Environment versus Agriculture
Environment versus Agriculture

Environment versus Agriculture

The conflict for eNGOs

The production of food has environmental impacts, there is no way around this. For food crops, like grains, vegetables or fruits, one has to disturb the natural environment in order to get from planting to harvest. One simply can’t walk into a naturally grassy area, stick some seeds in the ground, return in 4 months and harvest the anticipated crop, and expect that everyone can live off such production ideals. Nature is ruthless and weeds will limit the ability of the seeds to germinate and outcompete them for moisture and nutrients, while insects will feast upon those plants that do germinate. Domesticated food plants require routine care and attention to ensure that the plants yield in the way we expect them to.

The results of millennia of plant breeding means that the plants we derive our food sources from have long ago lost their ‘wild’ traits that helped to ensure survival. For example, cereal grains have been bred from grasses. Various varieties of grass easily disperse their seeds in late summer on windy days as their means of reproducing. This is not a beneficial trait when it comes to trying to ensure as many seeds as possible can be harvested, so over time, wheat, oats and barley have had these traits bred out of the domestic varieties we produce today. Today’s cereal, pulse, oilseed, vegetables and fruit crops require routine human intervention to ensure the levels of yield required to ensure food security.

To achieve the yields required to ensure food security as best as is possible requires inputs that range from seeds with beneficial technology traits, fertilizers, chemicals and policies that support farmers rights to have access to innovative technologies. Without these technologies and inputs, farming is considered to be subsistence, whereby the farming family hopes to produce enough food for their own use, but not much more. Producing the amounts of food required to feed a growing population requires impacts on the environment and agriculture has substantially reduced the environmental impact with each passing decade.

The challenge food production faces from the environmental movement is what level of environmental impact is acceptable. Many environmental groups argue that the current impact of agriculture is too high to be sustainable. The question that the environmental movement has failed to answer is if agriculture is to remove, reduce or refrain from using specific technologies or inputs, how will the resulting loss in food security be dealt with? Agriculture requires innovative technologies and inputs to produce the current volume of food, which still leaves an estimated 800 million food insecure. Agriculture could become less reliant on innovative seeds, fertilizers and chemicals, all of which would contribute to lower yields, thereby reducing the global supply of food. The decreased supply of nutritious food would result in a rise in the number of those who would be food insecure.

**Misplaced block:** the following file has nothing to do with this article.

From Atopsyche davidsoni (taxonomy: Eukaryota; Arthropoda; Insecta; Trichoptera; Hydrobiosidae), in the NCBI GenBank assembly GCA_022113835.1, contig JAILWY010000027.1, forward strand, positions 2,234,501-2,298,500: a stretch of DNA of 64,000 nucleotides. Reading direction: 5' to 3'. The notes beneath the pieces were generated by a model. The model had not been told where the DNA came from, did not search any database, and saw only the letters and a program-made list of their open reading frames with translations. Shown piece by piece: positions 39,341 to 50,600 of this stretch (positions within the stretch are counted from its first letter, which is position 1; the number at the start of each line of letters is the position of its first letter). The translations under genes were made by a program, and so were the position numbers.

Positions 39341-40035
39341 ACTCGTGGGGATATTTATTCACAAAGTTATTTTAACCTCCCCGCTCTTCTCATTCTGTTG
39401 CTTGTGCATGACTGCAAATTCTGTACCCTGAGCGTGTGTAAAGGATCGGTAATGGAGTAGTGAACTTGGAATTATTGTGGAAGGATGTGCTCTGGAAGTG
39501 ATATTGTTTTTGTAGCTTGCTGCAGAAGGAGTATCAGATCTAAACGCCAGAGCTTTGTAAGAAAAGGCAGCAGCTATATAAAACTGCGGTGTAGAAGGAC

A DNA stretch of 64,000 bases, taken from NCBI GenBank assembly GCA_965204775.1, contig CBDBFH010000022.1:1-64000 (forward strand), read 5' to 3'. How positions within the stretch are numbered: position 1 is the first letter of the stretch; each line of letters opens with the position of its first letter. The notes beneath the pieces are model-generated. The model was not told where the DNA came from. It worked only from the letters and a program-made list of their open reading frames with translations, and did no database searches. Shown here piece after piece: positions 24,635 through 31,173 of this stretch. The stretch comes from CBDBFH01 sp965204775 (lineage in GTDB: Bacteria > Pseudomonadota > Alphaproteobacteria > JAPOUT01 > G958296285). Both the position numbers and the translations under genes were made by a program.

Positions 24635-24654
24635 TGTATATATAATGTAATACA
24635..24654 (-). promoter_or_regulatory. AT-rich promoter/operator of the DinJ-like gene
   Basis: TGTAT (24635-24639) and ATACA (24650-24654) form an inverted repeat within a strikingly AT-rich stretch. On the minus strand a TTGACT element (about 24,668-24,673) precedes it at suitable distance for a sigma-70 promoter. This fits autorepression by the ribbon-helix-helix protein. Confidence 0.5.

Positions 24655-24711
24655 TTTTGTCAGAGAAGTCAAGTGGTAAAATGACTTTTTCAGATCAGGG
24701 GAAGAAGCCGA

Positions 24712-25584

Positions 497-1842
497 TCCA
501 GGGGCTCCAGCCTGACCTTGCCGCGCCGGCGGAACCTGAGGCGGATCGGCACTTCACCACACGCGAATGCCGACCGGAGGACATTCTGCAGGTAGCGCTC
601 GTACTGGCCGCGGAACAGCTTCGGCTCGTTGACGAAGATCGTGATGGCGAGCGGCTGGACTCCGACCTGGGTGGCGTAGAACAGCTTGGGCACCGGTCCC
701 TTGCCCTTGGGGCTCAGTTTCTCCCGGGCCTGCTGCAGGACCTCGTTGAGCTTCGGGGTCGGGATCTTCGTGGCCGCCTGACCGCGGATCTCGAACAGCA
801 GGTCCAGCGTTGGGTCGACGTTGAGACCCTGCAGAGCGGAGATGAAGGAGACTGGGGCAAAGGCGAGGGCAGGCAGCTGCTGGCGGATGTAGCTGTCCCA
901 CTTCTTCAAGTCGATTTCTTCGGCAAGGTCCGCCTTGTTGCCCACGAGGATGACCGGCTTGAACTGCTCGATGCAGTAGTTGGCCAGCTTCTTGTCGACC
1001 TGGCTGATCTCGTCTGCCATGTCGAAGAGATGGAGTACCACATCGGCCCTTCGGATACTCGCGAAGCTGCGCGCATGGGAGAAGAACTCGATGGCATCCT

The production of crops without innovative seeds, fertilizers and chemicals are why subsistence farmers have been subsistence farmers. There is abundant literature showing that innovative agricultural inputs contribute to raising yields. Continuing to feed a growing population in such a way as to not simply increase the number of food insecure in parallel, requires continued innovation investments. These innovative investments have contributed to making agriculture more sustainable, reducing the impact on the environment. When, or will, environmental groups accept the vast amount of evidence that agricultural innovations reduce the environmental impact of food production and support efforts to increase food production and reduce food insecurity? Based on the objectives of environmental organizations at the meetings of the Convention on Biological Diversity, I’m not optimistic that this is something that is going to be happening in the near future.

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